The drama picks up when a Hemsworth-esque foreign exchange student named Stig arrives at school, capturing Jodi’s attention. It is unclear if there is a plot-related reason to make Jodi’s love interest, played by American actor Luke Eisner, Swedish. The best explanation I could come up with was that making Eisner do a comically bad Swedish accent was some sort of hazing ritual, or else the writers just got a kick out of hearing Jodi’s name pronounced “Yo-di” over and over.
There are too many ridiculous details from the movie to fit into this article, from the dialogue, which contains lines like, “Let’s face it, Jodi. You’re the tall girl, you’ll never be the pretty girl,” to the fact that one character spends the entire film carrying around a milk crate in anticipation of the moment that he will finally get to kiss Jodi.
Now, it is important to note that I am the exact target audience for these types of cringey, train-wreck Netflix original movies. Last December, I gleefully watched The Princess Switch and reveled in Vanessa Hudgens’ range as she played her own twin, Lindsay Lohan-style, executing not one, but two terrible accents. As such, you can trust my opinion that Tall Girl is not bad in the can’t-look-away, guilty pleasure sense; it’s just regular-bad, mainly because it is boring (though I’ll admit I was absolutely charmed by the aforementioned milk-crate kiss).
That said, I am not convinced that it deserves to be labeled as seriously offensive, tone-deaf, or harmful, as it was back in August. For one thing, the director, Nzingha Stewart, is a black woman whose impressive résumé includes directing episodes of How to Get Away with Murder, Scandal, and Grey’s Anatomy. She spoke to Black Girl Nerds about the response to the trailer. “I think if something doesn’t offend you outright,” Stewart said, “then let it live. A movie doesn’t need to be about you or for you to be of artistic value in the world.”
There is room to argue that even if Jodi’s life is not as horrible as she believes it to be—even if her version of adversity pales in comparison to that experienced by countless others (and it absolutely does)—the film is intended to comment more generally on the struggles with confidence and self-image everyone endures in high school. It is undeniable that no matter how teenage girls are perceived by their peers, they are often self-conscious and feel uncomfortable in their changing bodies.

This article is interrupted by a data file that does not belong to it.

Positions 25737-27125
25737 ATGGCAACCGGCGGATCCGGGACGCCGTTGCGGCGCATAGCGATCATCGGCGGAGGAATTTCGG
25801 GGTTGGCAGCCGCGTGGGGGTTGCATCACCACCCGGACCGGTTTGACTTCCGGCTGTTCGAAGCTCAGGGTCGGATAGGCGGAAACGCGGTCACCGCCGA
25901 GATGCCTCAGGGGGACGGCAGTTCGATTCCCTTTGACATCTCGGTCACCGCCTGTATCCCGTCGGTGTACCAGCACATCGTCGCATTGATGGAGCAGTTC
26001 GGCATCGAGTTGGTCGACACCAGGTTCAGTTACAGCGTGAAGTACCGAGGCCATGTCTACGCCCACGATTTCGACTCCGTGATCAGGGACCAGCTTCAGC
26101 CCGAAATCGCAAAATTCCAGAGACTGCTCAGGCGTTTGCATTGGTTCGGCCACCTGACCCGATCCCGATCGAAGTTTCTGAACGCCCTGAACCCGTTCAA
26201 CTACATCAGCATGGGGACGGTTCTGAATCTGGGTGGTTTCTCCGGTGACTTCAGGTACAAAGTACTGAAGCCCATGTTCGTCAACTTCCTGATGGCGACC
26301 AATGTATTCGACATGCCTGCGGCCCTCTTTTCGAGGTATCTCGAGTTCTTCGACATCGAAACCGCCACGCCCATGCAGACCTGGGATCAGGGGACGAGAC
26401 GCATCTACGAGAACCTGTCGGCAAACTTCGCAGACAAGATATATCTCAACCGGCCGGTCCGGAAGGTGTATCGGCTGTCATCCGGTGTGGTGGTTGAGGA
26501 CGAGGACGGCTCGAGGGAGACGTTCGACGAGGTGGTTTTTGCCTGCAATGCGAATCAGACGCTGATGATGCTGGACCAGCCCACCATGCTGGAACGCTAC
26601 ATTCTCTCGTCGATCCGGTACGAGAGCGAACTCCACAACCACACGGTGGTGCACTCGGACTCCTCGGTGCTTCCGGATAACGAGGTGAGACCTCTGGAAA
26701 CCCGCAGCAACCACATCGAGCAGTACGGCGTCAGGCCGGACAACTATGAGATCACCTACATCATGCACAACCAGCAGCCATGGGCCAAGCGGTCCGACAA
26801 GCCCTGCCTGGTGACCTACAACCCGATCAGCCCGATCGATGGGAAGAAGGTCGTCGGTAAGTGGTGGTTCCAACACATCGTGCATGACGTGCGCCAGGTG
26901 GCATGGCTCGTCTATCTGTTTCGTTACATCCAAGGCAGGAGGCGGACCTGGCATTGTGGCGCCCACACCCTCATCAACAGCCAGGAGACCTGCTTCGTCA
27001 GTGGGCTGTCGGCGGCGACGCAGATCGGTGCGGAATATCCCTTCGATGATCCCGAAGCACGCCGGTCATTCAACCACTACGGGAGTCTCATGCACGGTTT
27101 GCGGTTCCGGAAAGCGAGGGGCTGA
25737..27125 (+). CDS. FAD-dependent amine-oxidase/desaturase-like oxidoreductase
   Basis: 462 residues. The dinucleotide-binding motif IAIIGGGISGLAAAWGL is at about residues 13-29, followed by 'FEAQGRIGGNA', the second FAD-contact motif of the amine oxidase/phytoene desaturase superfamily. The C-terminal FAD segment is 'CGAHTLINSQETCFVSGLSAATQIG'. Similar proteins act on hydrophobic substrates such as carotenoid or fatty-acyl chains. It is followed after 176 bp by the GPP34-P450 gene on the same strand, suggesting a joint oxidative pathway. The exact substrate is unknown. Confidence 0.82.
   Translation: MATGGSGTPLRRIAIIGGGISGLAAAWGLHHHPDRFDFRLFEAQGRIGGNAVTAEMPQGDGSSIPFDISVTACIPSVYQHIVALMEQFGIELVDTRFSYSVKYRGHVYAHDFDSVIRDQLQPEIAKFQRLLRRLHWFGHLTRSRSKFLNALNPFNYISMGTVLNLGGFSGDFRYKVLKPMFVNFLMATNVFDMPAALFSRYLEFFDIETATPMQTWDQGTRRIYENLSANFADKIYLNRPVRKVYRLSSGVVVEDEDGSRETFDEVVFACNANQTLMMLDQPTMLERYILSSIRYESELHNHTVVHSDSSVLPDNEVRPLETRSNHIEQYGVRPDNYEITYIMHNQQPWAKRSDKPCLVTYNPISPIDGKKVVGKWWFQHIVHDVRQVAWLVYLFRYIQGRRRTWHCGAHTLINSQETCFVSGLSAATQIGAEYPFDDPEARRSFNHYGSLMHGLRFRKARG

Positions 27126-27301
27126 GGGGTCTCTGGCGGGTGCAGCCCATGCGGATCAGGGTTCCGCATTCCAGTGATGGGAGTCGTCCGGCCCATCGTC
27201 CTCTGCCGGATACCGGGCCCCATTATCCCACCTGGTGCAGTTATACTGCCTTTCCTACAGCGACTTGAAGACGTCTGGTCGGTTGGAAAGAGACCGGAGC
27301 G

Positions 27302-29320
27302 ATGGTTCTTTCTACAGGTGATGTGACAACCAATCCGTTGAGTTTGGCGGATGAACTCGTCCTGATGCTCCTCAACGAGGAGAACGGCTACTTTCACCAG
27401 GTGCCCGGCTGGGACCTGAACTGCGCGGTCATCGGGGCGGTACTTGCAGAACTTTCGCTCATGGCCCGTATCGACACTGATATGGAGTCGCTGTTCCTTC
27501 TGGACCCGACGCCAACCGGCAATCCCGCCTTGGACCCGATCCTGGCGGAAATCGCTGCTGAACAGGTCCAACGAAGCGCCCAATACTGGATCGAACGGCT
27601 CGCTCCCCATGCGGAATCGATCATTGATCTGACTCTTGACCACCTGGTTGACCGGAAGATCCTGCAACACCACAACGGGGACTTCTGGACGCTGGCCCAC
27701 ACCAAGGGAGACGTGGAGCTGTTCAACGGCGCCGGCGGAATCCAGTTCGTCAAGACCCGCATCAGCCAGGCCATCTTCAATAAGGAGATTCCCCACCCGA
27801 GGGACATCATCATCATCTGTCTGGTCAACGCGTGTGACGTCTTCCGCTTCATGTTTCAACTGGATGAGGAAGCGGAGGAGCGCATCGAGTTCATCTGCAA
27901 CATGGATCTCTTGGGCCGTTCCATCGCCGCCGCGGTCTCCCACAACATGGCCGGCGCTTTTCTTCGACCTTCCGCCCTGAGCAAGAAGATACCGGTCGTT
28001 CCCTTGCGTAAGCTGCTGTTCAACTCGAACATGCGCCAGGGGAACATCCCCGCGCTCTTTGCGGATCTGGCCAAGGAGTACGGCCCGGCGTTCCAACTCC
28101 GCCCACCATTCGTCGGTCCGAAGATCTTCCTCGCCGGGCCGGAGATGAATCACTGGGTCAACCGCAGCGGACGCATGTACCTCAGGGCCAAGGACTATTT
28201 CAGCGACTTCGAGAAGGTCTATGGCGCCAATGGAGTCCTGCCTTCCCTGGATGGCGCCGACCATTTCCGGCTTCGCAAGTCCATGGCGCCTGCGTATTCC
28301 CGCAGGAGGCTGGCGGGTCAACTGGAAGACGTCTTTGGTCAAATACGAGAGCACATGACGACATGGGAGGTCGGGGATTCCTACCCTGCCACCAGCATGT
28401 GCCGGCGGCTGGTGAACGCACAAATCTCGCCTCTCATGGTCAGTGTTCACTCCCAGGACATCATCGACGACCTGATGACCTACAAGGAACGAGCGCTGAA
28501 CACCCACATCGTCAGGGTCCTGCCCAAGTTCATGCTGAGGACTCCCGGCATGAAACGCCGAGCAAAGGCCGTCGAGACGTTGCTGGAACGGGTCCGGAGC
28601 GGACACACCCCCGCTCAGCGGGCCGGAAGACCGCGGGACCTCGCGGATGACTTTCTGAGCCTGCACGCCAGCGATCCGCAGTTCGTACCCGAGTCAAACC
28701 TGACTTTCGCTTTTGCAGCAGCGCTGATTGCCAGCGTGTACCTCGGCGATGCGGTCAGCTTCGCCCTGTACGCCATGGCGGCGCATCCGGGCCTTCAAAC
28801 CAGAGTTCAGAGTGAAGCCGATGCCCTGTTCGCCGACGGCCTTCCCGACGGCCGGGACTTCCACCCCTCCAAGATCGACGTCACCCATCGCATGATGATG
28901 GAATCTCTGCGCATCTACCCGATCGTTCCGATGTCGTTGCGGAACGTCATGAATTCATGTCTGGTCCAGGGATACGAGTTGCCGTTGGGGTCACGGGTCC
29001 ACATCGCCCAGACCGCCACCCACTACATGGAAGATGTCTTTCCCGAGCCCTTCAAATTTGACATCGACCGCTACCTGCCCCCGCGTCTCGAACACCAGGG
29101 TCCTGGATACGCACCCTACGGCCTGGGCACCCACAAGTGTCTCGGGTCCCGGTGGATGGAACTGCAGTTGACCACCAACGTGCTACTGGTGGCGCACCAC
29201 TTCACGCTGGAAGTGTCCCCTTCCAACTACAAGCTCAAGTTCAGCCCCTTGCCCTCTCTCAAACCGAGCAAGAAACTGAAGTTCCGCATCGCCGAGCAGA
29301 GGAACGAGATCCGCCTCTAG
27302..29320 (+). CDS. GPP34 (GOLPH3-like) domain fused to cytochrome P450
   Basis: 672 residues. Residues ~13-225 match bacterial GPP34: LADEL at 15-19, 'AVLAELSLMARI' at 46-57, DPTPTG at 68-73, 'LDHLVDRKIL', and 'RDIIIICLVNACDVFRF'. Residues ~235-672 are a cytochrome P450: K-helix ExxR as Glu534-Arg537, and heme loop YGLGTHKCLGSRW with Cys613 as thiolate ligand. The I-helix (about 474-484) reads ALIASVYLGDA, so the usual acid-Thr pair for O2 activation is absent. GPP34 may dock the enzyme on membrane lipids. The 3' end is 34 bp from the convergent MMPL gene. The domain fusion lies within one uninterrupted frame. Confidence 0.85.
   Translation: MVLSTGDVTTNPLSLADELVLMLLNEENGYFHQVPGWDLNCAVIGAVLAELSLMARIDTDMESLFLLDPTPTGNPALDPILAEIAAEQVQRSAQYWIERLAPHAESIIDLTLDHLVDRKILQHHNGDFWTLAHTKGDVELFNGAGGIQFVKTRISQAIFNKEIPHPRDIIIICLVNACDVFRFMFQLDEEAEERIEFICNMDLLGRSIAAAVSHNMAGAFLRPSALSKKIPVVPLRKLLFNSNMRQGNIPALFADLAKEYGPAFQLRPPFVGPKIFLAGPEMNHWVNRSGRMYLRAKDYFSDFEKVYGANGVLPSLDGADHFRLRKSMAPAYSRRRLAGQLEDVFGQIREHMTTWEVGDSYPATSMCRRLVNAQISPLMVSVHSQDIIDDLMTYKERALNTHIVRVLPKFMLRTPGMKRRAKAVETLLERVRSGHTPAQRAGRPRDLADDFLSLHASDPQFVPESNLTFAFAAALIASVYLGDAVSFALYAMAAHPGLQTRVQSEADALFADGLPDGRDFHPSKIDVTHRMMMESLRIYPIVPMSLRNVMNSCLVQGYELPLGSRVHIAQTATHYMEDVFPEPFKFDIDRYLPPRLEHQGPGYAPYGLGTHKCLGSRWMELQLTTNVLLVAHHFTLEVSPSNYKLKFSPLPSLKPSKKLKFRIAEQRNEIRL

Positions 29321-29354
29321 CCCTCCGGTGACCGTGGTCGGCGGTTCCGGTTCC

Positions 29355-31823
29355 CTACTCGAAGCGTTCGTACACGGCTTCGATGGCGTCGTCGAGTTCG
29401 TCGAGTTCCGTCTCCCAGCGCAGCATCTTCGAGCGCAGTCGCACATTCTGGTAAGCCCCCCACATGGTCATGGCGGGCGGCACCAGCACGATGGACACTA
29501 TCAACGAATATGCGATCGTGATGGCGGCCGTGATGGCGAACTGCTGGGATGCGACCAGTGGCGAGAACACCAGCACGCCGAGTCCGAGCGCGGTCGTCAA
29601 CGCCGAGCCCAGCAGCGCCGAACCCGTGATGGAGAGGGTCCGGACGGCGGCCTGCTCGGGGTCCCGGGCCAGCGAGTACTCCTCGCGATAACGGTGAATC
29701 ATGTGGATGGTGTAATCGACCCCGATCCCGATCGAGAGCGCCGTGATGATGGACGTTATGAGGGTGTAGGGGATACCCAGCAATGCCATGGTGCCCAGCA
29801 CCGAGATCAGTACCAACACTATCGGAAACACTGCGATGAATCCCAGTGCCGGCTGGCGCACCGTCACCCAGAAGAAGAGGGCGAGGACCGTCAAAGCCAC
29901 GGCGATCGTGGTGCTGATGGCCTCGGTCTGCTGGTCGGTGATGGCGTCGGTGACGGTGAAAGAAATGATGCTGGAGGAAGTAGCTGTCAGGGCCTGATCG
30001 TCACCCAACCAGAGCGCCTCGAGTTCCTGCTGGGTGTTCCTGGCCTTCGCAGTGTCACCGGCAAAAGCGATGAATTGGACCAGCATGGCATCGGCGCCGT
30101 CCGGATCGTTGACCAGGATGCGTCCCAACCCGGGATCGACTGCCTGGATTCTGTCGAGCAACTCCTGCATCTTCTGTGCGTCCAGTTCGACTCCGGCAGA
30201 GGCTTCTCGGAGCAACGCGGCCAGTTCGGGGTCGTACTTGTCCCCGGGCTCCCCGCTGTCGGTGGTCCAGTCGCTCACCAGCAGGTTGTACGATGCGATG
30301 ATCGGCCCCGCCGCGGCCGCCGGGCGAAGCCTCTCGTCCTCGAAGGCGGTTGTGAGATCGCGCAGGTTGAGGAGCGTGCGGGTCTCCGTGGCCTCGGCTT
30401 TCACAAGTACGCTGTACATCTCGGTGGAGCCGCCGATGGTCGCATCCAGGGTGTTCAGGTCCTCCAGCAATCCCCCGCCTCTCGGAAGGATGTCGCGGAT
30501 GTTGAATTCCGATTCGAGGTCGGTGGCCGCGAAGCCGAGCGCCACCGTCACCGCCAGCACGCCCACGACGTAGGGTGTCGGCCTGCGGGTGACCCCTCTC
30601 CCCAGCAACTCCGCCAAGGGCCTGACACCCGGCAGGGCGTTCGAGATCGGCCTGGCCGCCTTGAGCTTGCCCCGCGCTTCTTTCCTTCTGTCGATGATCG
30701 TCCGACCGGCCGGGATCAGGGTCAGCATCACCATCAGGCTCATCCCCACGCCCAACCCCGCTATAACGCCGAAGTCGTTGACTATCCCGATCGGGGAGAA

Stewart herself explained in the interview that “the deeper pitch is that it’s about how hard high school can be and how all of us feel this sort of insecurity about something.” This explanation of the film would be slightly more convincing if the entire thing was not devoted to Jodi’s own personal trauma. Tall Girl rarely probes beneath the surface of other characters’ insecurities and at one point, Jodi even dismisses the idea that they could be as unbearable as her own, saying, “You think your life is hard? I’m a high school junior wearing size 13 Nikes.”
Regardless, Tall Girl is simply not an important enough movie to warrant the kind of intense online backlash foreshadowed by the reactions to the trailer. If you yourself are a quote-unquote “tall girl,” you will probably even find some comforting solidarity in Jodi’s story. Otherwise, save yourself the time and stream one of Netflix’s other charming rom-com offerings, like Dumplin’, To All the Boys I’ve Loved Before or Someone Great, instead.